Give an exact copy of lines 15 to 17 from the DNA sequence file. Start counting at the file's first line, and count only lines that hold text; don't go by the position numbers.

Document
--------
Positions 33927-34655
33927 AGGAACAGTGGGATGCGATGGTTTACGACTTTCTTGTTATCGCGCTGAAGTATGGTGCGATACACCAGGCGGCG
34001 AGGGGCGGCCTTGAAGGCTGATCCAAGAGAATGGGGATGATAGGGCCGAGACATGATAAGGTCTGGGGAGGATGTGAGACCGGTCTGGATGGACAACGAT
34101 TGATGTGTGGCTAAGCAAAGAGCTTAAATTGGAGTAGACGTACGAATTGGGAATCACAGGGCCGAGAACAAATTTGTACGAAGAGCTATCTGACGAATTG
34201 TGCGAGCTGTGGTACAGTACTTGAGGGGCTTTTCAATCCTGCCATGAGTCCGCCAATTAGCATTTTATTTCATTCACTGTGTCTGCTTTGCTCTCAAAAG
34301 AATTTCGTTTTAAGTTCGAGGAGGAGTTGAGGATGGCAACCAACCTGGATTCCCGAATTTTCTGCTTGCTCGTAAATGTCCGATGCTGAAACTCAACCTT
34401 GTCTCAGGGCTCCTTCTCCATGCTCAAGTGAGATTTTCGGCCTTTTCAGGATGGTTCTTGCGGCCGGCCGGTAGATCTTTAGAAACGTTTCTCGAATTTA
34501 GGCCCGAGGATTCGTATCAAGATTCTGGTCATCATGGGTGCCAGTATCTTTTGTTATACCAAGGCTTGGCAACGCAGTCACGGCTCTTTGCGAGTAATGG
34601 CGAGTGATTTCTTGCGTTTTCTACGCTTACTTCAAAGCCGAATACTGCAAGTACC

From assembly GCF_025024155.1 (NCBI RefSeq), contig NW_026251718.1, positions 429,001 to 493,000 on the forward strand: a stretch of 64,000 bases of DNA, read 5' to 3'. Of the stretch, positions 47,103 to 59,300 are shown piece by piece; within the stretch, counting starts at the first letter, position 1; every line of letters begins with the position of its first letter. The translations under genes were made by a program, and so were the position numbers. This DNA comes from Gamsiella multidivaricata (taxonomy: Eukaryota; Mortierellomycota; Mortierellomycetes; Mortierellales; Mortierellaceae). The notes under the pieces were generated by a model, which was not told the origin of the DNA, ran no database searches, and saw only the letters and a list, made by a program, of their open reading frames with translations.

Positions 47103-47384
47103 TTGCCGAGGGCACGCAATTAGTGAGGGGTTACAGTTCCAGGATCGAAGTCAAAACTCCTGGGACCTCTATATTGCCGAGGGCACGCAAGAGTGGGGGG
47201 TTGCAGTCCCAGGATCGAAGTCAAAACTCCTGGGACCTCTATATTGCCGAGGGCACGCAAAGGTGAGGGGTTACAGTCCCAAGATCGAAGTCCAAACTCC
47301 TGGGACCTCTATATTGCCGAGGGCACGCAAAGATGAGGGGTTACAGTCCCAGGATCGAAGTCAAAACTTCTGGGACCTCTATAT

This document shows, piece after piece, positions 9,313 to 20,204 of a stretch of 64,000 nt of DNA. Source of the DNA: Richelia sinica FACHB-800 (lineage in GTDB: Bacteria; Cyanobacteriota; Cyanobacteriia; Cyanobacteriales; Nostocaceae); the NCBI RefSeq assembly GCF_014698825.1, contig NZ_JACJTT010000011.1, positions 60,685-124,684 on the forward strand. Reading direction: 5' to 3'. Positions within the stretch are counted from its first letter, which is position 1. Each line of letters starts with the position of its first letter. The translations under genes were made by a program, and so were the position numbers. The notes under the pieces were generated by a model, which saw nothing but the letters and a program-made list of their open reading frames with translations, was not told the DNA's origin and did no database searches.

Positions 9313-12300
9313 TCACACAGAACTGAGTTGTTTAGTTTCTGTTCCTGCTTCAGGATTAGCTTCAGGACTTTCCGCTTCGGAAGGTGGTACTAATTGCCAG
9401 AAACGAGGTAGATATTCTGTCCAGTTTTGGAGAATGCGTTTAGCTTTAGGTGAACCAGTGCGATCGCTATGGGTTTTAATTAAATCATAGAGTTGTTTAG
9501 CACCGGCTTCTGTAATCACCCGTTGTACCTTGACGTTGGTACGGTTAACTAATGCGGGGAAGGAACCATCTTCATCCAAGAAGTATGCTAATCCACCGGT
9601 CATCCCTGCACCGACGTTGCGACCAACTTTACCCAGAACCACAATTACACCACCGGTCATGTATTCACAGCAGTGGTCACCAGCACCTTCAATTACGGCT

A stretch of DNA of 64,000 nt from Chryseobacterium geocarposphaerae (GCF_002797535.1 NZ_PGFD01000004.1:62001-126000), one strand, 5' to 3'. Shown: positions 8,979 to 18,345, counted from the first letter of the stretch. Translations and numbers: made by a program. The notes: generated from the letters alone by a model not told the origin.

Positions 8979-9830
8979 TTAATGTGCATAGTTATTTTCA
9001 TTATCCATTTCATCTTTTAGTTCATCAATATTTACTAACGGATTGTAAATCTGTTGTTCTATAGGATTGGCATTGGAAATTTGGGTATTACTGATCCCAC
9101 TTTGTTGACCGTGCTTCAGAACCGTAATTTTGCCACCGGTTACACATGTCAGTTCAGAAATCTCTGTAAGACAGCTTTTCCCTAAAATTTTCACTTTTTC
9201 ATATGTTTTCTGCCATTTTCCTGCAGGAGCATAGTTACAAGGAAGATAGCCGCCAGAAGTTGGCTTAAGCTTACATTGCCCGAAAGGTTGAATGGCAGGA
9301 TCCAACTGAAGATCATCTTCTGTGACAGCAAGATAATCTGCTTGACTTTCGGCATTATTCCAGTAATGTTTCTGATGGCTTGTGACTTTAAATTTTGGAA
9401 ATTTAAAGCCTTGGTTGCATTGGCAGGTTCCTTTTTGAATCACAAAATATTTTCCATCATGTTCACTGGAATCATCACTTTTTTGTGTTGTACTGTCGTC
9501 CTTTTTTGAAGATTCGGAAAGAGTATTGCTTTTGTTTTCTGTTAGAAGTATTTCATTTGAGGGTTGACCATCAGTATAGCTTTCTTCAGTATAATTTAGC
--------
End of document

This document shows, piece after piece, positions 9,313 to 20,204 of a stretch of 64,000 nt of DNA. Source of the DNA: Richelia sinica FACHB-800 (lineage in GTDB: Bacteria; Cyanobacteriota; Cyanobacteriia; Cyanobacteriales; Nostocaceae); the NCBI RefSeq assembly GCF_014698825.1, contig NZ_JACJTT010000011.1, positions 60,685-124,684 on the forward strand. Reading direction: 5' to 3'. Positions within the stretch are counted from its first letter, which is position 1. Each line of letters starts with the position of its first letter. The translations under genes were made by a program, and so were the position numbers. The notes under the pieces were generated by a model, which saw nothing but the letters and a program-made list of their open reading frames with translations, was not told the DNA's origin and did no database searches.

Positions 9313-12300
9313 TCACACAGAACTGAGTTGTTTAGTTTCTGTTCCTGCTTCAGGATTAGCTTCAGGACTTTCCGCTTCGGAAGGTGGTACTAATTGCCAG